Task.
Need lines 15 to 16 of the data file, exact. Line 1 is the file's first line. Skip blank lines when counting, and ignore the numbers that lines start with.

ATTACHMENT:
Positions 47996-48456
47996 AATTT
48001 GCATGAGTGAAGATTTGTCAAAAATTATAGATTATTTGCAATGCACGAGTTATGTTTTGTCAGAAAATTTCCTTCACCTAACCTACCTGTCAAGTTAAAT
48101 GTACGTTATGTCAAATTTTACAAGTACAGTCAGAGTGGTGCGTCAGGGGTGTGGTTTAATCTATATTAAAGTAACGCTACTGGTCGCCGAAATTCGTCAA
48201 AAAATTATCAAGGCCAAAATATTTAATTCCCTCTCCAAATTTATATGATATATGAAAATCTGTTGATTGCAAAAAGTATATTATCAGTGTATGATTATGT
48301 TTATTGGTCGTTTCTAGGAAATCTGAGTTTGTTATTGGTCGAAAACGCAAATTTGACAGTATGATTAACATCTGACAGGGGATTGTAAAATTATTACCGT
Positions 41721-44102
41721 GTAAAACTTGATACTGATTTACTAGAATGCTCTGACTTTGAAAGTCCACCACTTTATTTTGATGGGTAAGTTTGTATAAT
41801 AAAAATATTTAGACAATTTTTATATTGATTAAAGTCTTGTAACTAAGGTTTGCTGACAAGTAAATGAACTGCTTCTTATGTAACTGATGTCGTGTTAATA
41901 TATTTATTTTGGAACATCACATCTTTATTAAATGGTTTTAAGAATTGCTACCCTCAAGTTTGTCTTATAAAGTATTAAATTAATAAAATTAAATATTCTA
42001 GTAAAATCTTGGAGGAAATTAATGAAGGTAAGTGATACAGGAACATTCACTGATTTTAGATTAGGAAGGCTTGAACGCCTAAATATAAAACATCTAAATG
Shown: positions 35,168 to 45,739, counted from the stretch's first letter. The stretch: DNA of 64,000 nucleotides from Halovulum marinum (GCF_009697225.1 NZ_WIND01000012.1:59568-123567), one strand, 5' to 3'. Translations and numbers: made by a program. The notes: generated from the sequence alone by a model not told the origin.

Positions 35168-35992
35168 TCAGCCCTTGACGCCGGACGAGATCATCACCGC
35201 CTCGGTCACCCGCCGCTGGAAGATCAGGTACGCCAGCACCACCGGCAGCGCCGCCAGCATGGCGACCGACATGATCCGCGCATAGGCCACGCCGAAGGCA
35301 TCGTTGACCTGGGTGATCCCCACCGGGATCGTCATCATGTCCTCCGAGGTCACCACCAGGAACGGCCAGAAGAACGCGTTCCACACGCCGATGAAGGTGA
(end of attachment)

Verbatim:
35201 CTCGGTCACCCGCCGCTGGAAGATCAGGTACGCCAGCACCACCGGCAGCGCCGCCAGCATGGCGACCGACATGATCCGCGCATAGGCCACGCCGAAGGCA
35301 TCGTTGACCTGGGTGATCCCCACCGGGATCGTCATCATGTCCTCCGAGGTCACCACCAGGAACGGCCAGAAGAACGCGTTCCACACGCCGATGAAGGTGA